The "perception gap" as you say is in fact one of Dr Vince Covello's four theories of Risk Communication, namely Risk Perception, and what underpins Risk Perception Theory is the fact that when people are stressed, their perceptions and decisions are influenced by a wide range of factors, technical facts often being the least important (worth less than 5%). In general, it is the fact that people are upset that makes them think something is dangerous. People can be upset for a variety of reasons, but generally it resolves around key risk perception factors: trust, benefit, control, fairness. Essentially these factors skew the perception of hazard, making some low hazard technologies (like GM crops) be perceived with dread, whilst genetically modified insulin for example can be accepted with relatively little concern (in this example the balance of benefits to risk is judged very much to be in favour of the user (diabetic) and hence GM insulin in now universally in use — contrast that with GM crops!). Your article is well received, risk communication is both fascinating and long overdue for further popular exploration.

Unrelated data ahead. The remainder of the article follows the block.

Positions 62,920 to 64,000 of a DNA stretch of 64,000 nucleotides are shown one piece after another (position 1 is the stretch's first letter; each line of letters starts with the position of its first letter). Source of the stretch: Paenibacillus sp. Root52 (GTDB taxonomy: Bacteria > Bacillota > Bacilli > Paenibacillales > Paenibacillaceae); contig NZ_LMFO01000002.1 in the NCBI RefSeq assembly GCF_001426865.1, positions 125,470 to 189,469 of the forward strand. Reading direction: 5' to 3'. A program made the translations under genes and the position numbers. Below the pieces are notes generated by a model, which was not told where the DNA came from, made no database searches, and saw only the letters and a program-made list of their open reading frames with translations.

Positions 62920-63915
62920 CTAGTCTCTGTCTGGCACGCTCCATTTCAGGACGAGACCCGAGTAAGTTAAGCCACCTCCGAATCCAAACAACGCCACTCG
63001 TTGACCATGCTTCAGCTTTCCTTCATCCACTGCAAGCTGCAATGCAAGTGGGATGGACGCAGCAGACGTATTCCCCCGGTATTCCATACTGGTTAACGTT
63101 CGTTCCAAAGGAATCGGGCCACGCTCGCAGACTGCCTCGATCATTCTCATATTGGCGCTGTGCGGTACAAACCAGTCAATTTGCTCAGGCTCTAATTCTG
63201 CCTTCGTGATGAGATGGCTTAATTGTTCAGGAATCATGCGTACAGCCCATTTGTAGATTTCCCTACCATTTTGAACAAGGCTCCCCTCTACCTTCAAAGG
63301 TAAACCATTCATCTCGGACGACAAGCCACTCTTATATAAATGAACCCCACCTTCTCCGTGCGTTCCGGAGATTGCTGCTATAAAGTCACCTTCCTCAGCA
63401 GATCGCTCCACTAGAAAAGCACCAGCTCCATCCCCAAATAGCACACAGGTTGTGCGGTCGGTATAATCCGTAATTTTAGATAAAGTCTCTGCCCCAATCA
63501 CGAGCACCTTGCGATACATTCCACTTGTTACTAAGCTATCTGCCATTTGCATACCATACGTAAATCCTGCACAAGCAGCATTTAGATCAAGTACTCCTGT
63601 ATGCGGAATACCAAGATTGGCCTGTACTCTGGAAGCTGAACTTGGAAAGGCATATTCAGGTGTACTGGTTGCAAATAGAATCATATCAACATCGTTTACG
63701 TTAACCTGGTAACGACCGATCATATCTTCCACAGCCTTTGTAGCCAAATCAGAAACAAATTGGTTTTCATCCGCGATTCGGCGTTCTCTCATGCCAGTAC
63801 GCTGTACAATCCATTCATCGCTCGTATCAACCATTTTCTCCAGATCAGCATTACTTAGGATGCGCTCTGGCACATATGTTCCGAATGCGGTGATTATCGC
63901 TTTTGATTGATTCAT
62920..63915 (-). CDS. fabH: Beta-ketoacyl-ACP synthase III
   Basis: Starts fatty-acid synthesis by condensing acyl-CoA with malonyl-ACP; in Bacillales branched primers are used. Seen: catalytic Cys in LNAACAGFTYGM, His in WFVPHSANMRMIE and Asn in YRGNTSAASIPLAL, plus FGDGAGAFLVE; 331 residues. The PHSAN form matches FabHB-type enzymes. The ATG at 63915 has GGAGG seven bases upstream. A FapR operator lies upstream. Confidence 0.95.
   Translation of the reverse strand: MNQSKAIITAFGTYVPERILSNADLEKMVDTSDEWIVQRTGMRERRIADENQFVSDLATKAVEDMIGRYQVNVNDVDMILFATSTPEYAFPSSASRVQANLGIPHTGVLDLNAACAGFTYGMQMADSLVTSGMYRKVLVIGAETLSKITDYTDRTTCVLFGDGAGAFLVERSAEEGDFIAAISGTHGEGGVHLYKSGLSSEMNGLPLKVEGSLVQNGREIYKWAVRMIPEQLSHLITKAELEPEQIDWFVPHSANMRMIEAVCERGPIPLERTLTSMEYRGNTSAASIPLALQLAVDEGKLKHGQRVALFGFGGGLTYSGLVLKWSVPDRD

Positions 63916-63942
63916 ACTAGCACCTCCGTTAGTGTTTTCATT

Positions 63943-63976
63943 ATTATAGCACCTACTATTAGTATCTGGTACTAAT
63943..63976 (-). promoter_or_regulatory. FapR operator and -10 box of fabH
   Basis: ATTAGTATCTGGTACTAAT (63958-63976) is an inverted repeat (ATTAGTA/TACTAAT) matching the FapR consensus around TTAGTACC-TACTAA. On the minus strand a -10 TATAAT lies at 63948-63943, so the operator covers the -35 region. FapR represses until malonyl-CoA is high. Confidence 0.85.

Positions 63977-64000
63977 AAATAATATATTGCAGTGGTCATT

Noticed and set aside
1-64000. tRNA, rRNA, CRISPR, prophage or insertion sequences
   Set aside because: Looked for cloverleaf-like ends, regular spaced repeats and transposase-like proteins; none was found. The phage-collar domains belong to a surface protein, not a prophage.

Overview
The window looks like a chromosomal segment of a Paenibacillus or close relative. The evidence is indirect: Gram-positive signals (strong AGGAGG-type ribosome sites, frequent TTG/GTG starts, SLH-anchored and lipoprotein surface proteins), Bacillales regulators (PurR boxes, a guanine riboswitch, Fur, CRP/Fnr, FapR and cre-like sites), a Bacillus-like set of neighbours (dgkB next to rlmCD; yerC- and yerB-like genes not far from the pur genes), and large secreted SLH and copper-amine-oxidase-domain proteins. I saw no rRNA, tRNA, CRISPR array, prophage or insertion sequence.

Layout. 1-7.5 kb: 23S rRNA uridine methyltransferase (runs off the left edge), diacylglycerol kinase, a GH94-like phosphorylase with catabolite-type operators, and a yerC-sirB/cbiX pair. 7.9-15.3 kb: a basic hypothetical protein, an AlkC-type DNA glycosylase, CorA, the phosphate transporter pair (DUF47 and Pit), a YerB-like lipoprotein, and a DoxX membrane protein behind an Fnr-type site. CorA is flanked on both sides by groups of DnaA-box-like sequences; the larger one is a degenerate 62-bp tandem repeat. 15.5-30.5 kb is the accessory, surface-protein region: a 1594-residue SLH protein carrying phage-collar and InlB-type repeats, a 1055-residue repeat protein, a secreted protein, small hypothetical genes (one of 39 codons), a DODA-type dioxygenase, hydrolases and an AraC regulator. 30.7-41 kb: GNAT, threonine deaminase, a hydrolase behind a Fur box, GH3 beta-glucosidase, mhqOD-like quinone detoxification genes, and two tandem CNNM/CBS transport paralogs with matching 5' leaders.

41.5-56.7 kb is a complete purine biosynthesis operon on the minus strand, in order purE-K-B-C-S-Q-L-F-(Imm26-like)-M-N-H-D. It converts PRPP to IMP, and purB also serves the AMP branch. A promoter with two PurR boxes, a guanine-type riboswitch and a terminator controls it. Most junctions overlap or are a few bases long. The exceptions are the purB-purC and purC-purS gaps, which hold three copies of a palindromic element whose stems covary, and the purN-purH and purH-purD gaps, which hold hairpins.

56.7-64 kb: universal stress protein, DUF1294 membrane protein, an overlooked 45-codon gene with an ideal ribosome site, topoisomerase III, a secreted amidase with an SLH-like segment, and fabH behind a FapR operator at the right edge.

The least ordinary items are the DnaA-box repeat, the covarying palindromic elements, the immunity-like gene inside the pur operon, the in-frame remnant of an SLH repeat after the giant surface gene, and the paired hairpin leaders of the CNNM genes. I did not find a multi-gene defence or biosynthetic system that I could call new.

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Robbie

If I hear one more climate change reference I am going to scream. Look at the facts; not the hype. I thought that's one of the tenants of Freakonomics. . .

J

In fairness, the the guy's a Harvard professor writing for Nature.com; he probably has a contractual obligation (and certainly a social one) to at least feign belief in AGW. In any case, his broader point is valid.

"we spend more to protect ourselves from terrorism than heart disease"

This may descend into an argument over what is meant by "protect", but is this statement true?

James

It's also a "have you quit beating your wife?"-type question, since most of the effective protections against heart disease have negative costs (that is, you save money by doing them). Quit smoking? That's what, a couple of bucks per pack? Bike to work instead of driving the $50K SUV & filling its tank with $4/gal gas? Eat simple, healthy (and usually cheap) foods instead of expensive fat & salt-laden prepared ones? Even the daily aspirin is what, a couple of bucks per hundred?

Mike